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This Week in God

First up from the God Machine this week is a provocative debate over houses of worship and tax policy.Throughout the United States, churches, synagogues,
This Week in God
This Week in God

First up from the God Machine this week is a provocative debate over houses of worship and tax policy.

Throughout the United States, churches, synagogues, mosques, and temples are considered tax-exempt entities, and the rationale has always been the same: because houses of worship are considered to be charitable institutions, without profit-making goals, government has always given them a pass on any kind of tax burden.

Matt Yglesias raised a few eyebrows this week, arguing that it's time to treat houses of worship like every other tax-eligible entity, which in turn raised a related question: just how much money is at stake?

Researchers at the University of Tampa set out to quantify the answer, and Dylan Matthews summarized the findings.

When people donate to religious groups, it's tax-deductible. Churches don't pay property taxes on their land or buildings. When they buy stuff, they don't pay sales taxes. When they sell stuff at a profit, they don't pay capital gains tax. If they spend less than they take in, they don't pay corporate income taxes. Priests, ministers, rabbis and the like get "parsonage exemptions" that let them deduct mortgage payments, rent and other living expenses when they're doing their income taxes. They also are the only group allowed to opt out of Social Security taxes (and benefits).

So, how much money are we talking about here? The University of Tampa research puts the total at $71 billion, which is obviously an enormous chunk of change. Note, however, that it's on the low end of possible estimates -- as Matthews explained, the figure doesn't include local income and property tax exemptions, or charitable deductions worth additional tens of billions of dollars.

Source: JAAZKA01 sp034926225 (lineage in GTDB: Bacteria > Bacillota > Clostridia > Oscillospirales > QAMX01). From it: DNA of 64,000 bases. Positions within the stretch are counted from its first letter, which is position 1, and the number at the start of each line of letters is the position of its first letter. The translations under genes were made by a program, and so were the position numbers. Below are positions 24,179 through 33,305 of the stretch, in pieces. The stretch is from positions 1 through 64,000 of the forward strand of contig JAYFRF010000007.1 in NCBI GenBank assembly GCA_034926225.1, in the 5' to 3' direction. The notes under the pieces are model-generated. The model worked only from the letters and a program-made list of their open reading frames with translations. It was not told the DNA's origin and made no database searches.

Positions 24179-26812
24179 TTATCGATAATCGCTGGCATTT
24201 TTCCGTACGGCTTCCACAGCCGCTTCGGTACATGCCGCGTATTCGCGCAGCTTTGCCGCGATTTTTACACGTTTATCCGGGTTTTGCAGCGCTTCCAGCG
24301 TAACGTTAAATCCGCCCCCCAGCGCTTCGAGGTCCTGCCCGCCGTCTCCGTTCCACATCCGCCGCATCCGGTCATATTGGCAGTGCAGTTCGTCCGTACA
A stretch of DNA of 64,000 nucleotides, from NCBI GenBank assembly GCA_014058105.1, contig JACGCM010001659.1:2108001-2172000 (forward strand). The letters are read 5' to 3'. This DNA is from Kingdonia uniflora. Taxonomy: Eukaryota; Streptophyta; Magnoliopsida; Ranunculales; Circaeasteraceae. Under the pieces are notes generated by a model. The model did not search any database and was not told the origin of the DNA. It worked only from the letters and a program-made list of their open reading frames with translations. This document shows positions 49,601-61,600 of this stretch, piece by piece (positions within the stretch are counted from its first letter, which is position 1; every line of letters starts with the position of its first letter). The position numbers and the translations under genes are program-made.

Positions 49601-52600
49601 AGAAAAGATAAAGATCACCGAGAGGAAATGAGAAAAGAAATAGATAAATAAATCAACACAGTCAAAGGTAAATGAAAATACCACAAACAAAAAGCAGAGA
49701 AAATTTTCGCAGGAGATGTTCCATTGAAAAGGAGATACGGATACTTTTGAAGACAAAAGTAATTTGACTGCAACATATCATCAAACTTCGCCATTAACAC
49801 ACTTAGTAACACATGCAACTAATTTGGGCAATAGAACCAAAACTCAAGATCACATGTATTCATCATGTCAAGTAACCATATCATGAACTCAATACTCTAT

The appetite among policymakers for any kind of changes in this area is practically non-existent, even as a simmering debate over tax reform and a reevaluation of deductions unfolds behind closed doors on Capitol Hill. But given the sheer number of houses of worship, the amount of property they own, and the apparent interest in moving governmental budgets closer to balance, this would, at a minimum, be the basis for an interesting public conversation.

Also from the God Machine this week:

* The Arkansas Christian Academy near Little Rock this week posted signs notifying the public that school staff is now armed. One sign in particular warns, "Any attempt to harm children will be met with deadly force."

* The Ridgedale Church of Christ in Tennessee forced Linda Cooper out of the congregation recently, despite her family's membership in the church for the last six decades. Her transgression? She sat with her gay daughter, a local police detective, at an event on same-sex benefits for the local police department.

* BuzzFeed this week published a series of interesting maps, offering a visual breakdown of Congress' religious makeup (thanks to reader R.P. for the tip).

* Given the importance the religious right movement places on a sense of victimization, Amanda Marcotte this week highlighted the "five most absurd, self-pitying gripes of the Christian right."

* And on a related note, the American Family Association's Bryan Fischer was outraged this week about a New Mexico court ruling that said a wedding photographer couldn't discriminate against a same-sex couple. According to Fischer, this means the courts "have turned Christians into Dred Scott." He added, "[T]o me this looks like Jim Crow is alive and well, we've got Jim Crow laws right back in operation, Christians are the new blacks."